mathematics which does not require any division, is provided, as an
 example, in Appendix A. Yet any other implementation of the PRNG
 algorithm that matches the above validation criteria is appropriate.
+ Several implementations of this PRNG are known and discussed in the
+ literature. An optimized implementation of this algorithm, using
+ only 32 bit mathematics and which does not require any division, can
+ be found in [rand31pmc]. It uses the Park and Miller algorithm
+ [PM88] with the optimization suggested by D. Carta in [CA90]. The
+ history behind this algorithm is detailed in [WI08]. Yet any other
+ implementation of the PRNG algorithm that matches the above
+ validation criteria, like the ones detailed in [PM88], is
+ appropriate.
 This PRNG produces a 31 bit value between 1 and 0x7FFFFFFE (2^^312)
 inclusive. When it is desired to scale the pseudo random number
 between 0 and maxv1 inclusive, one must keep the most significant
 bits of the value returned by the PRNG (the least significant bits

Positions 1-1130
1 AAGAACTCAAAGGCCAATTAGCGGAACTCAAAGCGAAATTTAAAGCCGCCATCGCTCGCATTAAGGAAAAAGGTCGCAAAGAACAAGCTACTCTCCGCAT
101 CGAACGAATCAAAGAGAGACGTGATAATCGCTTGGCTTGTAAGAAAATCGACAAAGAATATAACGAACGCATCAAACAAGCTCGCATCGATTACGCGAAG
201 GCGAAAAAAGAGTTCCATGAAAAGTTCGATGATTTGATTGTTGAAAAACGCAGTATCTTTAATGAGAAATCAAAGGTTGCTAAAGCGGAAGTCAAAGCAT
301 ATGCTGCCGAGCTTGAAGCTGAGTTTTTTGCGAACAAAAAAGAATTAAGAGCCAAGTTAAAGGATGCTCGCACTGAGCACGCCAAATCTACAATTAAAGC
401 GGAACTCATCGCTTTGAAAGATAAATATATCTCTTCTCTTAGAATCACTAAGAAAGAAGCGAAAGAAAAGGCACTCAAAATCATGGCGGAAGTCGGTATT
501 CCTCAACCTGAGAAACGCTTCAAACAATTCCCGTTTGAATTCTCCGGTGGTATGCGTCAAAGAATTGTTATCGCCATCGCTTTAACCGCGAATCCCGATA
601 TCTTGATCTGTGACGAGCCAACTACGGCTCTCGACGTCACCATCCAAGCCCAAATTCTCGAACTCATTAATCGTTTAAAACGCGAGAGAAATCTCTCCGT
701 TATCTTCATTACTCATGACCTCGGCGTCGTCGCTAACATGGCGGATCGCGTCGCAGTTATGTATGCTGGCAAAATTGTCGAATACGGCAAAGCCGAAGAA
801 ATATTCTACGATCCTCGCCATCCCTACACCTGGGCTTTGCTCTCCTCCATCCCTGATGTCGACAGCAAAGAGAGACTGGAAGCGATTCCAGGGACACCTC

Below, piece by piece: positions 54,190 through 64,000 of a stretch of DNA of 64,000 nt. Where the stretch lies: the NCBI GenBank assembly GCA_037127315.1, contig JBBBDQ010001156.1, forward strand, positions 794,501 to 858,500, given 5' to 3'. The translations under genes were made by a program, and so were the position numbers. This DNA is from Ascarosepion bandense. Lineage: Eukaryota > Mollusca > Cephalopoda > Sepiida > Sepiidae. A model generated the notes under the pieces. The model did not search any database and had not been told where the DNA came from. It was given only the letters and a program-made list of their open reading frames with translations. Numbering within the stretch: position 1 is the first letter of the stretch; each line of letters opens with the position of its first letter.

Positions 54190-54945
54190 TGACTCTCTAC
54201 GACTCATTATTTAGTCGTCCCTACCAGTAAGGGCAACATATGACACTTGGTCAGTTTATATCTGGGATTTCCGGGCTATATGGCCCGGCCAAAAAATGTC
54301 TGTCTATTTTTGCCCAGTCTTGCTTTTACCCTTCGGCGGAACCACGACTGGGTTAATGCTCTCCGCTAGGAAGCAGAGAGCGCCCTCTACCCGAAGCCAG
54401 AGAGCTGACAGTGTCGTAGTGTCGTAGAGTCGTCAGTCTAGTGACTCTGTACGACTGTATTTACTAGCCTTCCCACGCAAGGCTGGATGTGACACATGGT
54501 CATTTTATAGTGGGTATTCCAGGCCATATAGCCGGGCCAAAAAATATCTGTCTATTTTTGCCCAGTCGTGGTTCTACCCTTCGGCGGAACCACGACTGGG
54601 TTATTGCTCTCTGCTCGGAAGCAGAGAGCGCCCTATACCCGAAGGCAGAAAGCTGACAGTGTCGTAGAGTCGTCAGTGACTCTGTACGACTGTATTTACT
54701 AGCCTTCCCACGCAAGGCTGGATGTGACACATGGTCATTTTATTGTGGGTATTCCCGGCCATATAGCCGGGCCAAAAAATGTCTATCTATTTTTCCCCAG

are known to be less random and modulo based solutions should be
 avoided [PTVF92]). The following algorithm MUST be used:
+ This PRNG produces natively a 31 bit value between 1 and 0x7FFFFFFE
+ (2^^312) inclusive. Since it is desired to scale the pseudo random
+ number between 0 and maxv1 inclusive, one must keep the most
+ significant bits of the value returned by the PRNG (the least
+ significant bits are known to be less random and modulo based
+ solutions should be avoided [PTVF92]). The following algorithm MUST
+ be used:
Input:
raw_value: random integer generated by the inner PRNG algorithm,
between 1 and 0x7FFFFFFE (2^^312) inclusive.
maxv: upper bound used during the scaling operation.
Output:
scaled_value: random integer between 0 and maxv1 inclusive.